World Bank approves Sh14bn loan for Covid-19 vaccines

Covid vaccination

Other activities that will be funded by the loan include vaccine safety surveillance, training for health workers, and advocacy to encourage Covid-19 vaccine uptake.

Photo credit: Ebrahim Hamid | AFP

The World Bank has approved an additional Sh14 billion ($130 million) to enable Kenya procure more Covid-19 vaccines. 

The lender said on Tuesday that its Board of Executive Directors had approved the additional financing for the Kenya Covid-19 Health Emergency Response Project to facilitate affordable and equitable access to vaccines for Kenyans.

It said the funds will enable Kenya to procure more jabs via the African Vaccine Acquisition Task Team (Avatt) initiative and the Covid-19 Vaccines Global Access (Covax) facilities.

It will also support the deployment of vaccines to Kenyans by boosting the country's cold chain storage capacity - including establishing 25 county vaccine stores, strengthening the capacity of 36 sub-county stores, and equipping 1,177 health facilities with vaccine storage equipment.

“This additional financing comes at a critical time when the Government of Kenya is making concerted efforts to contain the rising cases of Covid-19 infections and accelerate the deployment of vaccines to a wider population,” said Keith Hansen, World Bank Country Director for Kenya. 

“The upfront financing for the acquisition of Covid-19 vaccines will enable the government to expand access to more Kenyans free of cost.”

Other activities that will be funded include vaccine safety surveillance, training for health workers, and advocacy and communications activities to encourage Covid-19 vaccine uptake.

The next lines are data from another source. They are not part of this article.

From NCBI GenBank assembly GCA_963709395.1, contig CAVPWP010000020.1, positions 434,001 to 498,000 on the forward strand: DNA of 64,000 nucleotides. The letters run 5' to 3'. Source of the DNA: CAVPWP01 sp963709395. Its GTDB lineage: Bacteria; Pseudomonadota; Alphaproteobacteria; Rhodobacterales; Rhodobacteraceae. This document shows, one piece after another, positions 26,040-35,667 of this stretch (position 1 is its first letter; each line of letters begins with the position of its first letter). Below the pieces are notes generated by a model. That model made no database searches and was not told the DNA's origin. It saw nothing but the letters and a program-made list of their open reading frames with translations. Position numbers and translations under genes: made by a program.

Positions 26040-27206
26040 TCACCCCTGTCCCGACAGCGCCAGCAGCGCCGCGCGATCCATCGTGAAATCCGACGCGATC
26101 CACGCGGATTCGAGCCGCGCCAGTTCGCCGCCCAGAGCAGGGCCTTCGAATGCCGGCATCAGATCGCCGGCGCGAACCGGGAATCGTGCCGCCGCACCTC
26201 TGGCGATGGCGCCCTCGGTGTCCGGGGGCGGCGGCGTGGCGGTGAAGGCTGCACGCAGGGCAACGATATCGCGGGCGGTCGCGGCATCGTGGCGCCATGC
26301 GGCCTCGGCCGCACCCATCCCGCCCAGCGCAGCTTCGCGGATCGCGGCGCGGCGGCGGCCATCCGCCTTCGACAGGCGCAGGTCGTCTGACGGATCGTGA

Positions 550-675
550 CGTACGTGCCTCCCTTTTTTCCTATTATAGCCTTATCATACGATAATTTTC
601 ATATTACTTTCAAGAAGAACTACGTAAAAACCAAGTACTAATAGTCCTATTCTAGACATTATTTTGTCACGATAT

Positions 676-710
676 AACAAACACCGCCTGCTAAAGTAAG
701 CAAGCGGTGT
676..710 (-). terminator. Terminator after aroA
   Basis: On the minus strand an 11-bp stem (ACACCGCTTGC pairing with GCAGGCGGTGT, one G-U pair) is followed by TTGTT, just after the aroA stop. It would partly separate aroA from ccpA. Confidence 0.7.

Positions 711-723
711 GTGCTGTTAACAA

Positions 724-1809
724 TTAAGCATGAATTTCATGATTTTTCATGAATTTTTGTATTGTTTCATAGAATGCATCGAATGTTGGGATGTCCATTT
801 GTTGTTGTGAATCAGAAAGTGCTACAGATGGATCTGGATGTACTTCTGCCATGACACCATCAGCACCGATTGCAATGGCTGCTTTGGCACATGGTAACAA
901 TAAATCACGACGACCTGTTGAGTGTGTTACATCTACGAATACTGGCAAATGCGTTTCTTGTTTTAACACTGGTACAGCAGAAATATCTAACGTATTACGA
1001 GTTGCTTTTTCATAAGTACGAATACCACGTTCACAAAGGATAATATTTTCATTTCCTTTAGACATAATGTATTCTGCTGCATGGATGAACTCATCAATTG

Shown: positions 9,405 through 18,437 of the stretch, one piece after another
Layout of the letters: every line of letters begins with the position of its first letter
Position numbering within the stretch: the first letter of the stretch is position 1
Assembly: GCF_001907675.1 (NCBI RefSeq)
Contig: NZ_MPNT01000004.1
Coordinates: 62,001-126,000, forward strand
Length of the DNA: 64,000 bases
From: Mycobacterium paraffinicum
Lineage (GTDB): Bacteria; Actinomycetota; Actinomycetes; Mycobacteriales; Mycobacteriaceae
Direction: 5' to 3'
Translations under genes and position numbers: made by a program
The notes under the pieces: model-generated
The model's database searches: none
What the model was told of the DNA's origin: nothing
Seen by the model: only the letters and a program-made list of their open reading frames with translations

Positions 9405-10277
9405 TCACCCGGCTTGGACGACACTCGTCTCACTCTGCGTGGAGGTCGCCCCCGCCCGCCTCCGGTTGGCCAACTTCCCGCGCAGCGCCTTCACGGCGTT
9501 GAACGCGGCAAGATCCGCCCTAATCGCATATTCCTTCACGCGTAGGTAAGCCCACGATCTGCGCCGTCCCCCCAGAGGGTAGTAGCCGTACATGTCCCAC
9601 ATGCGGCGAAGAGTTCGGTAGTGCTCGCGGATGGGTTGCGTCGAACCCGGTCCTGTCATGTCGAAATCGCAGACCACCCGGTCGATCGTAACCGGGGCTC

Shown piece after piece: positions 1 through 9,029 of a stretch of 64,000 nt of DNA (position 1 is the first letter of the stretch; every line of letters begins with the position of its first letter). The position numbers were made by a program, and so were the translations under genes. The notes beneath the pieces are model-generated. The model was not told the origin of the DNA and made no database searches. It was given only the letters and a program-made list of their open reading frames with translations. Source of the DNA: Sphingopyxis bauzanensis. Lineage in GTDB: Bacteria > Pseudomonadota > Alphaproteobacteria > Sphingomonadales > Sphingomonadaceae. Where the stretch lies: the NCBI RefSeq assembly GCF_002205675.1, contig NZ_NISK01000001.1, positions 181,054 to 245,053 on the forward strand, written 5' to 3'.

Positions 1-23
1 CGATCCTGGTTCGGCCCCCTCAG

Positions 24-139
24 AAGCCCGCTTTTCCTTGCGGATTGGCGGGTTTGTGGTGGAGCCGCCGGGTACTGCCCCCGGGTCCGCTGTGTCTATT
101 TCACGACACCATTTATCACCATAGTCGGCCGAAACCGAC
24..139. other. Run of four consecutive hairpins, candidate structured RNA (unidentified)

“With the increased support for a rapid Covid-19 response, the World Bank is offering the government a flexible approach to select a portfolio of vaccines that best suits local capacities, timings of delivery, and vaccine approvals,” said Jane Chuma, World Bank Senior Health Economist.

Second tranche

This is the second additional financing for the Kenya Covid-19 Health Emergency Response Project. Together with the Sh1 billion ($10 million) triggered under the Contingency Emergency Response Component of the Transforming Health Systems for Universal Care Project, the World Bank’s contributions to Kenya’s Covid-19 response now adds to Sh26.3 billion ($246 million).

Treasury Cabinet Secretary Ukur Yatani revealed in March that Kenya had asked the World Bank for a Sh5 billion concessionary loan to finance the Covid-19 vaccination budget.

He said the total Covid-19 vaccines would cost Sh34 billion. The budget will be split into three, with the first Sh20 billion being a grant from Gavi, a global Vaccine Alliance established in 2000. 

Another Sh9 billion will come from taxpayers through internal sources, while the remaining Sh5 billion will come from the World Bank.  

"We have a Sh34 billion budget, Sh20 billion is secured and Sh14 billion is what we need to grapple with. We are at the tail end of securing Sh5 billion from the World Bank. This request has already gone to the World Bank board, so we are actually getting it," Yatani said.  

This means that Kenya now has the Sh14 billion to close the financing gap. 

The Treasury boss said the loan will come at concessionary rates of about one per cent, and is part of a global package set aside the World Bank to finance vaccines. 

Since the start of the Covid-19 pandemic, the World Bank Group has committed over $125 billion worldwide to fight the health, economic, and social impacts of the pandemic, the fastest and largest crisis response in its history. 

The financing is helping more than 100 countries strengthen pandemic preparedness, protect the poor and jobs, and jump start a climate-friendly recovery. The World Bank is also providing $12 billion to help low- and middle-income countries purchase and distribute Covid-19 vaccines, tests, and treatments.


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